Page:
I knew I shouldn’t, but it looked so fun! I poked a foot in the water, then realized how slippery it was. I fell, and I tried to cling to the ground, but it was like grabbing paint as a rope. The current smashed into me, and I couldn’t see a thing. The next thing I knew, everything was black. I realized I was underwater. I desperately groped to the top. I grasped, and realized how far I was from land. There was something hard behind me, and I realized it was a tiny rock holding me. I silently whispered the prayer for that rock that saved me. Then I realized how slippery it was. My fingers couldn’t hold it much longer – and if I just let go to let it hold my back, I would plunge head first into the forbidding water. I screamed for help, but it seemed as if nobody heard me. And I couldn’t swim – I was too panicked. I saw tiny figures back at ground level, and one of them swam towards me. At last, when I couldn’t last longer, the figure grabbed me. I grasped for the biggest breath of air I had ever breathed. “Thank you.” I whispered.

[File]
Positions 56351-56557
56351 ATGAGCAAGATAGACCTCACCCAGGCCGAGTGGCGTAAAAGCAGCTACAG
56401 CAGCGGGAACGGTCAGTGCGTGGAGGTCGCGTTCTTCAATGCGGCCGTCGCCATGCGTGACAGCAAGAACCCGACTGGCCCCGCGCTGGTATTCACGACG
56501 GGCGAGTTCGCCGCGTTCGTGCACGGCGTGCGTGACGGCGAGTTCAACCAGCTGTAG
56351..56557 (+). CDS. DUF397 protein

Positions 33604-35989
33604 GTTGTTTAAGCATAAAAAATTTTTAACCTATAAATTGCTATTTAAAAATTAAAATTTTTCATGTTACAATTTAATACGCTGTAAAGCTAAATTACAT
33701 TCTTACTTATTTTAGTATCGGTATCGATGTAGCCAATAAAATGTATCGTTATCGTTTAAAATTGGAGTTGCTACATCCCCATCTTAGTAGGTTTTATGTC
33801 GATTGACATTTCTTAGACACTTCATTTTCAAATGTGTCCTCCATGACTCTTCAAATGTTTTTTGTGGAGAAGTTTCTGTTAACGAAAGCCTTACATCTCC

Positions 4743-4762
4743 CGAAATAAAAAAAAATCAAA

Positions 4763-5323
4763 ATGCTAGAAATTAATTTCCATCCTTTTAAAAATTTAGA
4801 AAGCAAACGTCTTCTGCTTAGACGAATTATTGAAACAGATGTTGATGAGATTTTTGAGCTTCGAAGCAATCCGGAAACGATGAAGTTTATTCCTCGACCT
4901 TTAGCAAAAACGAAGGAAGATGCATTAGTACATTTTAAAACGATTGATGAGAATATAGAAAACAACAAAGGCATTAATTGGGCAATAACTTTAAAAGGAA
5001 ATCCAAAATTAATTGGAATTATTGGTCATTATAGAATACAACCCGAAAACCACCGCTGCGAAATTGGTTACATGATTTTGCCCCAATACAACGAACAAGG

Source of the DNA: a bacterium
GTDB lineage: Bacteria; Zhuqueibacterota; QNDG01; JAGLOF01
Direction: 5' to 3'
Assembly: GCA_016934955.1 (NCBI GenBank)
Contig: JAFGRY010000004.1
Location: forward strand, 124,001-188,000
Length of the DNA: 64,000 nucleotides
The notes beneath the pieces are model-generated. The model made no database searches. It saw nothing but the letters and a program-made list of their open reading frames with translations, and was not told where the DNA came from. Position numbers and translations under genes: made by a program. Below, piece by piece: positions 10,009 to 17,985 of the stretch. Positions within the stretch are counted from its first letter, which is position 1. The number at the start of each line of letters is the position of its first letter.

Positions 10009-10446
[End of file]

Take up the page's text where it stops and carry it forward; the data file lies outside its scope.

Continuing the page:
What’s interesting about the story Peace wrote and read in his Grade 6 class was that he got mixed up with Ha Na and me. In his story it was me who went sliding with him, while Ha Na was with Jah-bi. He didn’t remember exactly, but captured the essence of the story well that he could have drowned but was saved by a stranger. And that’s more important than any other details. Right after Peace read his assignment, the whole class dropped into silence being amazed at the story.